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‘Hey, Google! Let me talk to my departed father.

Posted by   /  August 30, 2019  /  No Comments

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Andrew Kaplan, 78, at his home in Rancho Mirage, Calif., on Aug. 14. Kaplan may be remembered as one of the world’s first “digital humans.” /
Brinson+Banks for The Washington Post

Will the rise of virtual beings be the next step in the human quest for immortality?

By Peter Holley | The Washington Post

When Andrew Kaplan reminisces, his engrossing tales leave the impression that he’s managed to pack multiple lives into a single existence: globe-trotting war correspondent in his 20s, a member of the Israeli army who fought in the Six-Day War, successful entrepreneur and, later, the author of numerous spy novels and Hollywood scripts.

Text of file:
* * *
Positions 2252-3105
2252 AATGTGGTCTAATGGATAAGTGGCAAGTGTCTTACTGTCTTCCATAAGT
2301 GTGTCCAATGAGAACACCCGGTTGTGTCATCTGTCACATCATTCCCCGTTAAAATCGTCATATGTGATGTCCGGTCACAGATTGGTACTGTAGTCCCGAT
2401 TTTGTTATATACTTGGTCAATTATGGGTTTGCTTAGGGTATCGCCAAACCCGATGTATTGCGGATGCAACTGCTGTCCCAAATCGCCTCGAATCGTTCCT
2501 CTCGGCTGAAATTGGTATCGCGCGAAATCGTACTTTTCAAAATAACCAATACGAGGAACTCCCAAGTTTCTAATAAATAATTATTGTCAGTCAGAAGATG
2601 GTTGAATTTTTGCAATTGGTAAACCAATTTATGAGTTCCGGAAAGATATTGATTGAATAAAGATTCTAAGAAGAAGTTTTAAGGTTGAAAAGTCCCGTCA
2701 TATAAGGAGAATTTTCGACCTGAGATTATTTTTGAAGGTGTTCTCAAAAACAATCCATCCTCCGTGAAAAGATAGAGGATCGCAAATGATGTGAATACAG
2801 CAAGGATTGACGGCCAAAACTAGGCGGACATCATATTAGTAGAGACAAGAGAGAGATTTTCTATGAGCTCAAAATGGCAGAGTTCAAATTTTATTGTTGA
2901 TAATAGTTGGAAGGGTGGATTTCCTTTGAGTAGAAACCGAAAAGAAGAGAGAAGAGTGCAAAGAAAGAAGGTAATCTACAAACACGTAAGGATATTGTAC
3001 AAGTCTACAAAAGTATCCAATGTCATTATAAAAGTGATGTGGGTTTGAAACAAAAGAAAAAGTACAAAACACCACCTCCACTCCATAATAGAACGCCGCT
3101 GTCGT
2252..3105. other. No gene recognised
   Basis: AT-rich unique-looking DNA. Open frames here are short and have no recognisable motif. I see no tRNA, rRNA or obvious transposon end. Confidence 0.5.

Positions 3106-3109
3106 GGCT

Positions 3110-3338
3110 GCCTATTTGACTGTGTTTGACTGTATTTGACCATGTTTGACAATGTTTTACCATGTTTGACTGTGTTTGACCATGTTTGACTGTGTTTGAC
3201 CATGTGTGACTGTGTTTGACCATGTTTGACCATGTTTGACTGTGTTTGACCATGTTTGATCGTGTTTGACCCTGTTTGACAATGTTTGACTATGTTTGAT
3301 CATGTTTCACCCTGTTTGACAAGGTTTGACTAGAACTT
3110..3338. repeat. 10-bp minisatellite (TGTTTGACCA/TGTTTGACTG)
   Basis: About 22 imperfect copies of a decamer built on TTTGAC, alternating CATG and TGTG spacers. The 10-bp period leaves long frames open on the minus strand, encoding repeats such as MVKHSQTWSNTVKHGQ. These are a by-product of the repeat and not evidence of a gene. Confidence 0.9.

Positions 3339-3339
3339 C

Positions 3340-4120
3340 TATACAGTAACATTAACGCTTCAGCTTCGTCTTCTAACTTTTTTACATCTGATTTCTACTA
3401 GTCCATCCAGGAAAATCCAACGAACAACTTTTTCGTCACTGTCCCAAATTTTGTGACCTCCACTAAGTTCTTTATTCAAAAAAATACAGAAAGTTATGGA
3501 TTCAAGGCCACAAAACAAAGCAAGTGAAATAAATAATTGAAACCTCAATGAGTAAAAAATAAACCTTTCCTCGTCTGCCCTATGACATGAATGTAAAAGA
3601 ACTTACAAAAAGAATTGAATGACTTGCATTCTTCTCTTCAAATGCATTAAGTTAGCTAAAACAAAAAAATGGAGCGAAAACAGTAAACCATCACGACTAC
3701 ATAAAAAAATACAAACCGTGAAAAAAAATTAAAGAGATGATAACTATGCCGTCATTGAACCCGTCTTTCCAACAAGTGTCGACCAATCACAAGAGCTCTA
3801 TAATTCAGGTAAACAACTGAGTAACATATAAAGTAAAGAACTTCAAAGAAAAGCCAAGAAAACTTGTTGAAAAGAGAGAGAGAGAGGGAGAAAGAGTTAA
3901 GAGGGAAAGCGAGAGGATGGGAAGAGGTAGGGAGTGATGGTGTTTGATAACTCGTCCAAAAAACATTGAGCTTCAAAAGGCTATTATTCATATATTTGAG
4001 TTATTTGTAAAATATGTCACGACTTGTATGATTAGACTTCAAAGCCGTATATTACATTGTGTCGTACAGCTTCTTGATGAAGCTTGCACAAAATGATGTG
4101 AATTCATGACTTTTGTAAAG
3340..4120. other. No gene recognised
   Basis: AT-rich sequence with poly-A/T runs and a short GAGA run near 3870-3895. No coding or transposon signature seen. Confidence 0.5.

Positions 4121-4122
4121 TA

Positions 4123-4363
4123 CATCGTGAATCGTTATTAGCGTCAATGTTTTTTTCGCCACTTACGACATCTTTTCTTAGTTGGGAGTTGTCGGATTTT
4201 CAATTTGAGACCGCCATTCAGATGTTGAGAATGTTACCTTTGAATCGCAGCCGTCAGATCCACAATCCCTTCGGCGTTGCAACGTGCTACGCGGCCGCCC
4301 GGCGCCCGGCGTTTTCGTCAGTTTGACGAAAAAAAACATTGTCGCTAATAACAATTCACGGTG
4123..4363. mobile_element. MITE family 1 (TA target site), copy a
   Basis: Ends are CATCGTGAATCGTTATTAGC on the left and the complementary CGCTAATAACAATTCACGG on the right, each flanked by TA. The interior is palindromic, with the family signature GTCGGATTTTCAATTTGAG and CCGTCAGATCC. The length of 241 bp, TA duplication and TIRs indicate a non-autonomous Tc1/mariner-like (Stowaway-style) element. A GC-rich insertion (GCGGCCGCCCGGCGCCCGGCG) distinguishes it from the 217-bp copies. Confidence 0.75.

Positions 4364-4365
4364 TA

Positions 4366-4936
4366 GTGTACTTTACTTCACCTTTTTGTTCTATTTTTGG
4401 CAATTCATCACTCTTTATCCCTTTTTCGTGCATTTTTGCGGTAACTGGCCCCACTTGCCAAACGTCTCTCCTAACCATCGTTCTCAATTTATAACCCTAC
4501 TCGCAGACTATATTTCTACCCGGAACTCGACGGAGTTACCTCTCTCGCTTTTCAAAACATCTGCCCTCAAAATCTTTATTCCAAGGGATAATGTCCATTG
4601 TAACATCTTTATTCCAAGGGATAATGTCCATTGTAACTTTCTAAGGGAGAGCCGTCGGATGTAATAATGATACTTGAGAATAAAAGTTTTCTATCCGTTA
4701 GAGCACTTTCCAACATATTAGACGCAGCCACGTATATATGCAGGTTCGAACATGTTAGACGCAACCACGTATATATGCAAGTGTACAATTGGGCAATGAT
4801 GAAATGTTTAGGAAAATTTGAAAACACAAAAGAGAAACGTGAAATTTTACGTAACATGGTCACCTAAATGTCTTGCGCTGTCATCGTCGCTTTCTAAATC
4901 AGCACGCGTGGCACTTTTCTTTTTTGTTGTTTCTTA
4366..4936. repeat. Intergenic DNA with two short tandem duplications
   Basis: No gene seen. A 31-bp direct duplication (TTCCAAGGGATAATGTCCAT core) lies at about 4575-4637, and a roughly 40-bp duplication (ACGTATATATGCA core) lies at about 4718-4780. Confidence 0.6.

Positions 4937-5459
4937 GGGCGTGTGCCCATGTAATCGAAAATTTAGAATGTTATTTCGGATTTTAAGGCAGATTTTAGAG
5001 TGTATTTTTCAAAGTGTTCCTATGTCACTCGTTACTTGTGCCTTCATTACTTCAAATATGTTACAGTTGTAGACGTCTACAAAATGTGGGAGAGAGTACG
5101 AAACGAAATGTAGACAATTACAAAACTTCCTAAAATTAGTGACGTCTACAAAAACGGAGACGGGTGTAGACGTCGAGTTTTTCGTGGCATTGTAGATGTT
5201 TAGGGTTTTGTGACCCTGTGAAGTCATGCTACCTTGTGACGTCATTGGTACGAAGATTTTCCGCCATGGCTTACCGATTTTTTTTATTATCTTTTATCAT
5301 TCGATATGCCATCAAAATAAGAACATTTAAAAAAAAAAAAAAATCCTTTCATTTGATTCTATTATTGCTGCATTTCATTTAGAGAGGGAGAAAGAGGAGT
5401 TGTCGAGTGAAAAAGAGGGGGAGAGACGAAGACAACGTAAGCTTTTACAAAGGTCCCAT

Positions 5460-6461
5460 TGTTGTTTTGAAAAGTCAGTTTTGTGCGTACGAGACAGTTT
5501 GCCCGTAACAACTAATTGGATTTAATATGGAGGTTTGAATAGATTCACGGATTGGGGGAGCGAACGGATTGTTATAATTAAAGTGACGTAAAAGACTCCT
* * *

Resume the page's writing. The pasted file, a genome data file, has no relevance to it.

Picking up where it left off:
Now — as the silver-haired 78-year-old unwinds with his wife of 39 years in a suburban oasis outside Palm Springs — he has realized he would like his loved ones to have access to those stories, even when he’s no longer alive to share them. Kaplan has agreed to become “AndyBot,” a virtual person who will be immortalized in the cloud for hundreds, perhaps thousands, of years.


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  • Published: 12 months ago on August 30, 2019
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